Mental health interventions for children in adversity: Pilot-testing a research strategy for treatment selection in low-income settings
This study aimed to develop a research strategy to make informed decisions for intervention selection, especially for low- and middle-income countries, as a response to the urgent need to scale-up mental health care for children globally. With this study we address the critical lack of translation of research findings into policy and practice. The research strategy was piloted for development of a family-based intervention in violence-affected areas in Burundi. The research comprised four phases; (a) a qualitative phase to assess needs and determine tentative intervention objectives; (b) a global expert panel to identify and prioritize intervention modalities for low-resource settings; (c) systematic literature review and distillation of practice elements from evidence-based treatments; and (d) stakeholder meetings to explore social-cultural feasibility and acceptability of the developed intervention. The study was conducted between January and November 2010. The research strategy resulted in the development of a stepped family-based care intervention, which combines community mobilization, parent-management training and cognitive behavior therapy elements. This pilot-tested research strategy, encompassing global and local knowledge on needs, feasibility and effectiveness, has the potential to be useful for developing mental health and psychosocial interventions in other settings.
If you experience problems downloading a file, check if you have the proper application to view it first. In case of further problems read the IDEAS help page. Note that these files are not on the IDEAS site. Please be patient as the files may be large.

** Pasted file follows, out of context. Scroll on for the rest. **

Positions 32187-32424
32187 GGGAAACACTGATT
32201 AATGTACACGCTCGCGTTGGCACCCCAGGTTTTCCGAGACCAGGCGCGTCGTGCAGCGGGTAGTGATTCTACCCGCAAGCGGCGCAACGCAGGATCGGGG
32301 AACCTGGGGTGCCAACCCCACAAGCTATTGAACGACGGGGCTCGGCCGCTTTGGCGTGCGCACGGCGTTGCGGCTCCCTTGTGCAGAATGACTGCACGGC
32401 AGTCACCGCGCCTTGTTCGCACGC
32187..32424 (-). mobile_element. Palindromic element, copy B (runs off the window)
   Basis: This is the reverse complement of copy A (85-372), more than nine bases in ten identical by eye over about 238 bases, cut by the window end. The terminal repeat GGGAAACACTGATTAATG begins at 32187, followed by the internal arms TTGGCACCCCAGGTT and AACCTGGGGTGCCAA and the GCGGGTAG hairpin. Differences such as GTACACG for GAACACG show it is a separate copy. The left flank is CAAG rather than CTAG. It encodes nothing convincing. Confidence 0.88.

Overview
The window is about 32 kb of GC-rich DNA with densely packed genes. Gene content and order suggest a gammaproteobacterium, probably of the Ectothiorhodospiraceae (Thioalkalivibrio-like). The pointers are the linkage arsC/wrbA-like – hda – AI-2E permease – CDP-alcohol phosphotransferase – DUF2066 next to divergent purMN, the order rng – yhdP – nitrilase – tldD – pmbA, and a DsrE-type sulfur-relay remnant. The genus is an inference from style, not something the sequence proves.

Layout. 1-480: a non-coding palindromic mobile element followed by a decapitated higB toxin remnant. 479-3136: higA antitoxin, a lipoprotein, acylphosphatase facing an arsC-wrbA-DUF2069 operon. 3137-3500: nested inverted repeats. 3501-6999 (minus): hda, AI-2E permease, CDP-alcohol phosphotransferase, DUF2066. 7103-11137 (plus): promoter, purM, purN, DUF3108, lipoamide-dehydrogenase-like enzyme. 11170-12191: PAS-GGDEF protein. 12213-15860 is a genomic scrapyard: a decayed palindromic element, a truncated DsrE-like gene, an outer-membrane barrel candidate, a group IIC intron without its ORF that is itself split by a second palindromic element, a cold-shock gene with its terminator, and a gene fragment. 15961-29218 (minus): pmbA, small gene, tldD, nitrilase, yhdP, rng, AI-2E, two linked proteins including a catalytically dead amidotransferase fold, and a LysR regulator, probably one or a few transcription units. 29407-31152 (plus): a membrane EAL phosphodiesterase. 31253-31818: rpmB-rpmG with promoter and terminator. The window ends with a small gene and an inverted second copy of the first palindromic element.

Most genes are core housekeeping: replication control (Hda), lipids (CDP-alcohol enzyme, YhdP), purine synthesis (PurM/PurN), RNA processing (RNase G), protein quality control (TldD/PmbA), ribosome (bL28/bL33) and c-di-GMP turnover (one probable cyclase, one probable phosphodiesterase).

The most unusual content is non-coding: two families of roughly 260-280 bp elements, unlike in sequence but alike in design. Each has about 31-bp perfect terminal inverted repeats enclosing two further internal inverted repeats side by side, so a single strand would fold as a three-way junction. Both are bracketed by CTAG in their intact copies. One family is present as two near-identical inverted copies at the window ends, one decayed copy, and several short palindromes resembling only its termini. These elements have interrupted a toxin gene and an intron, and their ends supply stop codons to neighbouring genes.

As the access to this document is restricted, you may want to look for a different version under "Related research" (further below) or search for a different version of it.
Volume (Year): 73 (2011)
Issue (Month): 3 (August)
|Contact details of provider:|| Web page: http://www.elsevier.com/wps/find/journaldescription.cws_home/315/description#description|
|Order Information:|| Postal: http://www.elsevier.com/wps/find/supportfaq.cws_home/regional|
References listed on IDEAS
Please report citation or reference errors to , or , if you are the registered author of the cited work, log in to your RePEc Author Service profile, click on "citations" and make appropriate adjustments.:
- Summerfield, Derek, 1999. "A critique of seven assumptions behind psychological trauma programmes in war-affected areas," Social Science & Medicine, Elsevier, vol. 48(10), pages 1449-1462, May.
- Farhood, Laila & Zurayk, Huda & Chaya, Monique & Saadeh, Fadia & Meshefedjian, Garbis & Sidani, Thuraya, 1993. "The impact of war on the physical and mental health of the family: The Lebanese experience," Social Science & Medicine, Elsevier, vol. 36(12), pages 1555-1567, June.
- Behague, Dominique & Tawiah, Charlotte & Rosato, Mikey & Some, Télésphore & Morrison, Joanna, 2009. "Evidence-based policy-making: The implications of globally-applicable research for context-specific problem-solving in developing countries," Social Science & Medicine, Elsevier, vol. 69(10), pages 1539-1546, November.
- Miller, Kenneth E. & Rasmussen, Andrew, 2010. "War exposure, daily stressors, and mental health in conflict and post-conflict settings: Bridging the divide between trauma-focused and psychosocial frameworks," Social Science & Medicine, Elsevier, vol. 70(1), pages 7-16, January.
- Theobald, Sally & Nhlema-Simwaka, Bertha, 2008. "The research, policy and practice interface: Reflections on using applied social research to promote equity in health in Malawi," Social Science & Medicine, Elsevier, vol. 67(5), pages 760-770, September.
When requesting a correction, please mention this item's handle: RePEc:eee:socmed:v:73:y:2011:i:3:p:456-466. See general information about how to correct material in RePEc.
For technical questions regarding this item, or to correct its authors, title, abstract, bibliographic or download information, contact: (Shamier, Wendy)
If you have authored this item and are not yet registered with RePEc, we encourage you to do it here. This allows to link your profile to this item. It also allows you to accept potential citations to this item that we are uncertain about.
If references are entirely missing, you can add them using this form.
If the full references list an item that is present in RePEc, but the system did not link to it, you can help with this form.
If you know of missing items citing this one, you can help us creating those links by adding the relevant references in the same way as above, for each refering item. If you are a registered author of this item, you may also want to check the "citations" tab in your profile, as there may be some citations waiting for confirmation.
Please note that corrections may take a couple of weeks to filter through the various RePEc services.